OCR for page 8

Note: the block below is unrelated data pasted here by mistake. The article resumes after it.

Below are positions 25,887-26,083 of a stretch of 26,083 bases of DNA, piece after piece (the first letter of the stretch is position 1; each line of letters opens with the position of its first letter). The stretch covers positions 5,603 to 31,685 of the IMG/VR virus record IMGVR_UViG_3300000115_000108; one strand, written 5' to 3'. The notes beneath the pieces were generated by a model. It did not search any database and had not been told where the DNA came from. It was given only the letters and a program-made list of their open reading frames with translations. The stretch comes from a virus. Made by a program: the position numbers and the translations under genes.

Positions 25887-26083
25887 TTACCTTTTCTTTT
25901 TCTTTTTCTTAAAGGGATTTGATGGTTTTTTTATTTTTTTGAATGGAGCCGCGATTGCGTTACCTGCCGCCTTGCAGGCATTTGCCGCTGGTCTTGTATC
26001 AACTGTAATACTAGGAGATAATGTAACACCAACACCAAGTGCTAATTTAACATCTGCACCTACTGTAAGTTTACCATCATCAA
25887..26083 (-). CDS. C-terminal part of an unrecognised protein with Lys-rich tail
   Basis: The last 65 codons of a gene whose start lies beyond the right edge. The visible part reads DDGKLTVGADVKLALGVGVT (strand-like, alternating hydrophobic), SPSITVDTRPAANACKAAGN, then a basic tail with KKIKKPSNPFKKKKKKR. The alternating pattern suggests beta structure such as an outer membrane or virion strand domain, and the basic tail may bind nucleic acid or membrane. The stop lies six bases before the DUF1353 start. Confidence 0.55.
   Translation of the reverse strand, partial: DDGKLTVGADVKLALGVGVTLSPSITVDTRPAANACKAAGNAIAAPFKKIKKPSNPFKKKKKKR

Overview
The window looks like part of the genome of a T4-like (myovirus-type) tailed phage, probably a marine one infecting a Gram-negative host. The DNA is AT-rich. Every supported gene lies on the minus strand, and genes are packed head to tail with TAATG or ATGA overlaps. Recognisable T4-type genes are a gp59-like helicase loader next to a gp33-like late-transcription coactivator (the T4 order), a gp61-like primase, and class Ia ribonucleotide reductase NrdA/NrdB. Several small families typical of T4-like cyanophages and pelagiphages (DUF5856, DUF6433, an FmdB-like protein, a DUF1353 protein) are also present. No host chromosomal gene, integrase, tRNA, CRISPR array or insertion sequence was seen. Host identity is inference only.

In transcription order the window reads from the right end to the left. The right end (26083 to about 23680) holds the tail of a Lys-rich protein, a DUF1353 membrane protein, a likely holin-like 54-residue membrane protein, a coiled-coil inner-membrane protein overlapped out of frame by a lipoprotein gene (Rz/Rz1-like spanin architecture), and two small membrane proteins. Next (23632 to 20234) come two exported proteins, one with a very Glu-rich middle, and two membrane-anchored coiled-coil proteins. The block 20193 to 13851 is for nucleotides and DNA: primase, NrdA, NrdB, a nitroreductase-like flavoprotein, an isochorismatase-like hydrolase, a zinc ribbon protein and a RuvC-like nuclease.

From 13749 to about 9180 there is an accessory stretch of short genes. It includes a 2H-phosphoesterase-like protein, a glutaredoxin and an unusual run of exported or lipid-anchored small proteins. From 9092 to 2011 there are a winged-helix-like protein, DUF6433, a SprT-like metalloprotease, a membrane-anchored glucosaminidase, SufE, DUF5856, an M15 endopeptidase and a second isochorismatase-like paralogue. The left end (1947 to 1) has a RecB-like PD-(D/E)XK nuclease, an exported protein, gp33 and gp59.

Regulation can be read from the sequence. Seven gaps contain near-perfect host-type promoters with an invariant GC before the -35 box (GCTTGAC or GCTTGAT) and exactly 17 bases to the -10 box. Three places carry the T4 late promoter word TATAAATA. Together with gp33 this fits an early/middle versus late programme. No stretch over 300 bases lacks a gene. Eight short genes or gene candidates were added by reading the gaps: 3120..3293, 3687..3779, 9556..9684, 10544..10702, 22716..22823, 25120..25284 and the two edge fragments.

TABLE 1 COMMON USE CONTINUUM Models Exclusive Use (EU) Mixed Use (MU) Preferential Use (PU) (Full) Common Use (CU) Passenger Processing Some investment and conversion Substantial investment and conversion to Complete commitment to CU equipment, Facilities (PPFs), technology, to CU PPF technology and CU technology and systems. PU systems, and agreements. (Few or no EU and agreements are Approach systems. CU equipment may be agreements are established, allowing select or PU agreements.) CU may extend predominately owned/leased installed but not implemented, tenants priority over space under specific beyond terminal curbs and walls (to ramps and operated by singular pending renegotiation. terms. and other facilities). users. CUTE in new/remodeled areas, CUTE at all PPFs, including ticket Common Some baggage claim devices, CU may extend to ramp area: gate international gates/jet bridges, counters and in gate management. Use paging systems, access management, ground handling (GH), and CCTV, CUSS, remote check- Extensive computer/phone system Locations control, building systems, etc. other airport and non-airport areas. in/out, information displays, etc. hard/software acquisition and integration. Stakeholders EU tends to: MU tends to: PU tends to: CU tends to: Increase efficient use of underutilized Maximize efficient use of space and Create underutilized spaces spaces Increase efficient use of technology Deter new air service Reduce future expansion needs/costs selected underutilized spaces Require high initial technology entrants Increase technology costs/expenditures Reduce space expansion needs investment, but result in longer term per Airports Help to ensure air service Offer more consistency for users than Prompt renegotiation of passenger savings continuation by some MU existing agreements Reduce future expansion needs/costs existing airlines in Require staff/vendor for CU Familiarize tenants with CU Allow increased access to new entrants precarious markets maintenance and IT functions. (Assume Require staff/vendor for GH functions risks with outages.) Be relatively uncomplicated Increase PPF choices Increase PPF choices Increase PPF choices and allow ease in way- Passengers Complicate way-finding, if not Offer elevated tenant consistency, which Support way-finding if coupled with finding consistently used supports way-finding effective dynamic signage Limit PPF choices Lessen tenant autonomy Lessen tenant autonomy Offer high tenant autonomy Lessen tenant autonomy Prompt branding concerns, unless Prompt branding concerns, unless and perception of control " Lessen opportunity for addressed with dynamic signage addressed with dynamic signage Support traditional branding traditional branding of spaces Require CU technical training (learning Require CU technical training (learning of physical spaces Require CU technology curve) curve Tenant/Airline Allow use of existing training (learning curve) Create dependence on non-airline Additionally create dependence on non- company Allow some increased access personnel (for CU system maintenance) airline personnel for ground handling equipment/programs, so no and cost benefits Provide space for emergencies and new Provide space for emergencies and new retraining/learning curve Create delays in transactions service service Limit access to competitors attempted on CU equipment Allow for cost savings when Allow for cost savings when underutilized spaces are released underutilized spaces are released CUTE = common use terminal equipment; CCTV = closed-circuit television; CUSS = common use self-service; IT = information technology.